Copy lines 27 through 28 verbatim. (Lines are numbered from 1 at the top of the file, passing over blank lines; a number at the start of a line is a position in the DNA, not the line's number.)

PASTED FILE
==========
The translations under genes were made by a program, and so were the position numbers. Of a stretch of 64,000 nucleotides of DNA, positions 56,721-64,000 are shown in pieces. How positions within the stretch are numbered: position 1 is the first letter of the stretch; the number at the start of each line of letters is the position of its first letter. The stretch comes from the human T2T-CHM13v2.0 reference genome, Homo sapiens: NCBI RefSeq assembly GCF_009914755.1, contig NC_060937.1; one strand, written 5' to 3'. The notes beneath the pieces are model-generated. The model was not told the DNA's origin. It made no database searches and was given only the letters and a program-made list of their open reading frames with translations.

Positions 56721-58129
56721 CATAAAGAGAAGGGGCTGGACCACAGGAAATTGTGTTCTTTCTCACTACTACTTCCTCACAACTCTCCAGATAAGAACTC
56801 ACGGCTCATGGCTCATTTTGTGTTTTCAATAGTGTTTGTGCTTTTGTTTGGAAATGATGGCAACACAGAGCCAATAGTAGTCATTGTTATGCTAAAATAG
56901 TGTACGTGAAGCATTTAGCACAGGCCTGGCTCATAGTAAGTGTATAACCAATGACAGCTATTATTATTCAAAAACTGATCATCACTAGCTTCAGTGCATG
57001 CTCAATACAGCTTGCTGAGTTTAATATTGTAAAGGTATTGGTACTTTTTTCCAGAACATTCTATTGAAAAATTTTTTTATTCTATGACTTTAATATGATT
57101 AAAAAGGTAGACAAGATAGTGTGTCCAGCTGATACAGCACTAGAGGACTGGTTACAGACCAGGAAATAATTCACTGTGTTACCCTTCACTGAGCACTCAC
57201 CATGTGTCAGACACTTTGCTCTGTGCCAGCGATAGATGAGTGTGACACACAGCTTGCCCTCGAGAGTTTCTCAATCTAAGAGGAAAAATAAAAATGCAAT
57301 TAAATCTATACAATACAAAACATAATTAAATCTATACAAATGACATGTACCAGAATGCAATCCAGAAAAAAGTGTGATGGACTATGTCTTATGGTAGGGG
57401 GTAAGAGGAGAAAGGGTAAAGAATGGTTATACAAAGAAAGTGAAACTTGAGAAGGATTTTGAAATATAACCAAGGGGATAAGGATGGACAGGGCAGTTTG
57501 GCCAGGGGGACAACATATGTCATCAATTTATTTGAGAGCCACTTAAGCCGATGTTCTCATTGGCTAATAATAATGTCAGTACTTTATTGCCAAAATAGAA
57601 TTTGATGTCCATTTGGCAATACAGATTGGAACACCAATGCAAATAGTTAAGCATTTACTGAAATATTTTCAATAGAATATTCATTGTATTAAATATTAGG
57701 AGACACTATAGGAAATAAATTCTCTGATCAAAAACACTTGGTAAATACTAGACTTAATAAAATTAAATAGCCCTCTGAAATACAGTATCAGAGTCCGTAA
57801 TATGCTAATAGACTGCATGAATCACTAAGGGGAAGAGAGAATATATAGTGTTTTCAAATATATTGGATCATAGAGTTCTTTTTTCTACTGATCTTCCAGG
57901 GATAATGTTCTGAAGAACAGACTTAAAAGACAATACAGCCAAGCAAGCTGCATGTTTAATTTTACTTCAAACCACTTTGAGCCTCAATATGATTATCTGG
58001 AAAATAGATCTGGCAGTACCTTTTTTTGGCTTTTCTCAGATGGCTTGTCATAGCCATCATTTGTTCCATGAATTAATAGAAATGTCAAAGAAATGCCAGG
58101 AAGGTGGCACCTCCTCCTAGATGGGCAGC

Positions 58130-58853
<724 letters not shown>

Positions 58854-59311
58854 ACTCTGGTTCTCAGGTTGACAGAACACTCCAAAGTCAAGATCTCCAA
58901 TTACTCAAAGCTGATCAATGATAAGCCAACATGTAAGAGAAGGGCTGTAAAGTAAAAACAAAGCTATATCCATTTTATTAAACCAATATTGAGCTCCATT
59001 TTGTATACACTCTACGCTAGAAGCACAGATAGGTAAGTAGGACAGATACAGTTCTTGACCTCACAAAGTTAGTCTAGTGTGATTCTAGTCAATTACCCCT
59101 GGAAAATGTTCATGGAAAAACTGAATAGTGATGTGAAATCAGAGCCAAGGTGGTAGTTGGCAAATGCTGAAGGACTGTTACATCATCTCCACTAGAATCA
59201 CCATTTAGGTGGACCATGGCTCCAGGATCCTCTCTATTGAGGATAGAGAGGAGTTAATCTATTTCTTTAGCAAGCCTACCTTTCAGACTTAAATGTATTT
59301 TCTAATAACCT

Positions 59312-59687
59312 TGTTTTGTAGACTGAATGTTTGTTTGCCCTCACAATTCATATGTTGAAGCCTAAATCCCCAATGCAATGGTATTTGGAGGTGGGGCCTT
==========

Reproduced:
Positions 59312-59687
59312 TGTTTTGTAGACTGAATGTTTGTTTGCCCTCACAATTCATATGTTGAAGCCTAAATCCCCAATGCAATGGTATTTGGAGGTGGGGCCTT